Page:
While it's difficult to describe all Canadians, there are a few common values that Canadians tend to share as a whole:
- Freedom and individuality: Canadians tend to see themselves as individuals first, rather than as members of a group. Decisions about career, education, and social activities are often made based on personal interest.
- Politeness and fairness: Canadians value politeness, saying “please” and “thank you” in many social situations; they are often apologetic, and may even say “Excuse me” or “I’m sorry’” if someone else has bumped into them. Generally speaking, Canadians tend to feel uncomfortable in situations where another person is acting aggressively or rudely; they try to avoid conflict/confrontation.
Lining up for services is something that most Canadians feel strongly about, following the idea that the first person who arrived should be served first; Canadians tend to feel quite uncomfortable or frustrated when people “jump the queue” (jump ahead in line) or do not line up at all.
- Personal space/Privacy: Canadians value their personal space. When speaking to each other or lining up, they typically feel most comfortable allowing an arm’s length between people. Similarly, they prefer to respect each other’s privacy; polite conversation between strangers will typically be about something light, such as the weather, steering away from sensitive topics like money, politics, status, etc.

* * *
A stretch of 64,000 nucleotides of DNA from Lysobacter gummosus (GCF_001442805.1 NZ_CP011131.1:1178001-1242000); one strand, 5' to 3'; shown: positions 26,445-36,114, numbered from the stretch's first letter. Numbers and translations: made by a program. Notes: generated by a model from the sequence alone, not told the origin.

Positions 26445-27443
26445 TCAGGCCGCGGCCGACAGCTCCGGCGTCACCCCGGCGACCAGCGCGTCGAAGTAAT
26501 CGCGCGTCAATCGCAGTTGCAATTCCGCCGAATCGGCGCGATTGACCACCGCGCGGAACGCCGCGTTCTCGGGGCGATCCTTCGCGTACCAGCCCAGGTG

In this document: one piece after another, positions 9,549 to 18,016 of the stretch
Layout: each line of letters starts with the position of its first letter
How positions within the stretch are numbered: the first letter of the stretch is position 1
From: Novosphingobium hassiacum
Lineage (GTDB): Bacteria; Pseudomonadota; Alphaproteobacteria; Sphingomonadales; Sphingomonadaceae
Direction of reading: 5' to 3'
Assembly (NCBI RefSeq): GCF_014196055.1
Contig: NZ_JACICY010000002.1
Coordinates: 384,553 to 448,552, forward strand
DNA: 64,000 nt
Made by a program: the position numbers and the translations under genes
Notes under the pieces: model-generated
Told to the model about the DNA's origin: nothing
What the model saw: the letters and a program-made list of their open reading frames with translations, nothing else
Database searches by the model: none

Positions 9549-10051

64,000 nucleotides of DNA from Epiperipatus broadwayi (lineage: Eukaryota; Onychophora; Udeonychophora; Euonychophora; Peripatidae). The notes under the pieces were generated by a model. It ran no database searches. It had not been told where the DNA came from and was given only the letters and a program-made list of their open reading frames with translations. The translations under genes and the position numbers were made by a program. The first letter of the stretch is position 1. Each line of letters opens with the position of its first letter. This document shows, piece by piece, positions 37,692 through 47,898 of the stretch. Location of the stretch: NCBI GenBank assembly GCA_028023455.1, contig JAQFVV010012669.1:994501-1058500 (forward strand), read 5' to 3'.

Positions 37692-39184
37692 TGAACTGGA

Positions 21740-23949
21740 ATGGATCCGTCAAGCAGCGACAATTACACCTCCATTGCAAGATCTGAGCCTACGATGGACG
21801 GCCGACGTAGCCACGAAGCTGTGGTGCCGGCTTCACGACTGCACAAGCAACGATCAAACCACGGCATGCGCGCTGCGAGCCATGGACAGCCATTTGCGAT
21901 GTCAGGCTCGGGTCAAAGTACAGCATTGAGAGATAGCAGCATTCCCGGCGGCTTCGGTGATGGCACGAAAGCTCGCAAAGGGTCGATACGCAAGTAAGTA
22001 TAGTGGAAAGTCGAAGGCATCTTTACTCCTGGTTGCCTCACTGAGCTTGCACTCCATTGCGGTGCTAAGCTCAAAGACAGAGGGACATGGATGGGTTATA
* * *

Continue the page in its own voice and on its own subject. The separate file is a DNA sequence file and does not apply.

Canadians' need for personal space and privacy goes hand in hand with their sense of individuality, that everyone is entitled to personal space and privacy.
- Tolerance, sensitivity and political correctness: As Canada is a multicultural country with citizens with a variety of different beliefs, Canadians try to avoid expressions or actions that can be insulting to others. As a whole, Canadians take a more liberal approach to social and political issues.
- Eye contact is a sign of honesty/sincerity: While eye contact at all times isn’t required, Canadians appreciate a certain level of eye contact during conversation, as it implies a level of trust and honesty.
- Being on time: Canadians value their time, and expect others to be on schedule. Whether for a class, meeting, work or other scheduled event, it is best to arrive on time or even a few minutes early.
- Curiosity about other cultures: Many Canadians travel abroad, and tend to be curious about other countries. It is not uncommon to ask “Where are you from?” or “What is your background/heritage?” Canadians even ask each other these questions, as family heritage and community culture are a large part of what defines Canada’s multicultural society.
- Informality: Canadians tend to interact more informally with each other. In a university setting, some professors will ask you to refer to them by their first (given) name; they may also encourage you to ask questions or provide opinions in class, to create a more discussion-oriented lesson.